Saturday, July 19, 2008

The Free Content License They Used 1800 Years Ago

In my Pahlavi (also called Middle Persian) classes we've started reading a new text called "The Book of Wars (or Works) of Ardeshir-e Bābakān" which belongs to some 1800 years ago. Here's my rough translation of its first paragraph:

In the name, power, and help of the Creator Ohrmazd, the Glorious, the Great, wishing health and long life for all good-doers especially those who have this (text) (re)written.

Imagine if we had something like that last phrase in the GNU FDL (or other licenses)!

A note about the text for the curious:
Although the book is very interesting from a historical or linguistic perspective, it's not the most honest kind of history. To the contrary, it is part of a grand struggle by the Sassanid Empire, not only to legitimize their government, but also to remove their predecessors the Ashkanians (the Parthians) from the face of history. Interestingly, the government they were trying to remove from history is, to this very date, the longest ruling government in the history of Iran, having ruled more than 460 years. You will be surprised to know that they succeeded in this quest to a very large extent. The Ashkanian Empire is hardly ever mentioned in later texts. This fact, along with the fact that Sassanids destroyed almost everything their predecessors had built, makes it very difficult for us to get to know about what was probably the coolest government we've had in our history: a federal (and to a large extent democrat) empire.

Update: I did a little bit more research and found out that my assumption that the book is written 1800 years ago may not be correct. Apparently, for all that we know, it is written some times during the reign of Sassanids, which make it any time between 1800 and 1400 years ago. Still I guess it is old enough!

8 comments:

Noah Slater said...

This is so much win. I may start using this license for my own creative works, so thank you.

Anonymous said...

If you append the text in Unicode to your post (assuming Unicode supports everything needed for Pahlavi), we can all include it.

Homayoon said...

Unfortunately, it seems that Pahlavi is not supported by Unicode, yet. The list of supported languages does not include it, but there are proposals for the addition.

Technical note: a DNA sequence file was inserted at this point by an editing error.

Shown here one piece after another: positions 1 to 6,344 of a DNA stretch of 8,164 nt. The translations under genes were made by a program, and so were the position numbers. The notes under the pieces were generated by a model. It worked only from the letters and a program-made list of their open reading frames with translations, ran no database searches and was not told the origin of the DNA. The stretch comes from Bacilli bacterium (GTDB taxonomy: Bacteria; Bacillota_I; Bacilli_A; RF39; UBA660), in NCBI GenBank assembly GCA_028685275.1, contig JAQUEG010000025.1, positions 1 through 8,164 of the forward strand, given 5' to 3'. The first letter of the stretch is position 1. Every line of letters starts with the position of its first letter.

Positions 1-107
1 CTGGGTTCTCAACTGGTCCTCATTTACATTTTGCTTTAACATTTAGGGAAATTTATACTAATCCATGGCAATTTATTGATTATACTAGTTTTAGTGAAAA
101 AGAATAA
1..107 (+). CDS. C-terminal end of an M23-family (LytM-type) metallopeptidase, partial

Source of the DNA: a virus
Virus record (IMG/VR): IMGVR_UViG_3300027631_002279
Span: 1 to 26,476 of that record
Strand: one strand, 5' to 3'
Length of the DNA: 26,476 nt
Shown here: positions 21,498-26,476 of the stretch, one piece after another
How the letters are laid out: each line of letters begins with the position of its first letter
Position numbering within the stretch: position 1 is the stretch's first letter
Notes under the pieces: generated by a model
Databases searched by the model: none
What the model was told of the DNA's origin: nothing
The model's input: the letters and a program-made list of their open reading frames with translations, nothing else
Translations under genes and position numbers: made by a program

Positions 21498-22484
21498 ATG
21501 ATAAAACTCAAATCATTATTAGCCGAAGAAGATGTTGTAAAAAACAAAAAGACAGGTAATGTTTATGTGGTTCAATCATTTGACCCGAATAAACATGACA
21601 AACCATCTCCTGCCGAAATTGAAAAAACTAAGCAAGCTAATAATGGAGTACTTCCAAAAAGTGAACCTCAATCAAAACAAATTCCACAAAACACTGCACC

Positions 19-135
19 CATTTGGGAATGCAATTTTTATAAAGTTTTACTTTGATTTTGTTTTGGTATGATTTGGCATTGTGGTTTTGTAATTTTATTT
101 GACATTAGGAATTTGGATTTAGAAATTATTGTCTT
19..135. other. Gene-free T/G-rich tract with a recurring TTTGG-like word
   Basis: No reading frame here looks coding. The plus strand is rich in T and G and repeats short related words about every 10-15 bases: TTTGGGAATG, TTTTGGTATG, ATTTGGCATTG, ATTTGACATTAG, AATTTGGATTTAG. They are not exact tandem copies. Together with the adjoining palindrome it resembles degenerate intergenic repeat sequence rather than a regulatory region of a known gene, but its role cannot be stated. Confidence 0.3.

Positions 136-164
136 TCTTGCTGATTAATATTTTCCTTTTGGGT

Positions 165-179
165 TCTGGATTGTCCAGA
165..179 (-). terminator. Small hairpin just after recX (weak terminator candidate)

I do have a hard copy of the text, but it is of relatively low quality and I've written all over it so I don't think a scan of that will do any good.

I found a romanization of the text here (although, unfortunately, it has pronunciation inaccuracies) and an English translation here. The translation, though, does not include the first paragraph I translated here. The romanization has it, under "Chapter 0".

You can drop a comment here if you have any questions. I'll be glad to be of any help.

Fariborz Shamshiri said...

Islamic Iran is making excessive use of the death penalty to spread fear among people mostly dissidents and activists. Although Iranian officials insist death penalty is an effective deterrent but in fact experience in past 29 years proved that death penalty is not an effective way to prevent crimes.

Also Iran officials claim that death penalty is carried out only after an exhaustive judicial process which doesn't have any meaning while suspect doesn't go through a fair trial. Police force in Iran torture suspects to confess to crime whether they have done it or not and their confession under torture is a main argument that judges take into consideration to sentence suspects to death. Sadly most of judges are illiterate and they don't have any knowledge about law but sharia. They do careless about suspect rights from the beginning of trial to the end.

Under above circumstances all of these sentences are against international laws and Iran is in violation of them. (International Covenant on Civil and Political Rights)

We urge Islamic Republic of Iran's officials bring an immediate end to these executions.

Please support above cause to Stop Execution in Iran and spread the message in your network. Thanks.

http://stop.torturing.us/2008/07/stop-executions.html

Homayoon said...

Spamming, although for a good cause, is still spamming!

Fariborz Shamshiri said...

In blogosphere people don't use spam term for "call for an action". Spam has different definition in blogosphere.

To this time, call for actions have always been unwanted. you have choice to accept it or reject it. In blogosphere you have more choices, you can delete it too. right?

No hard feelings. Sorry if "Stop Executions in Iran" action call was bothering you.

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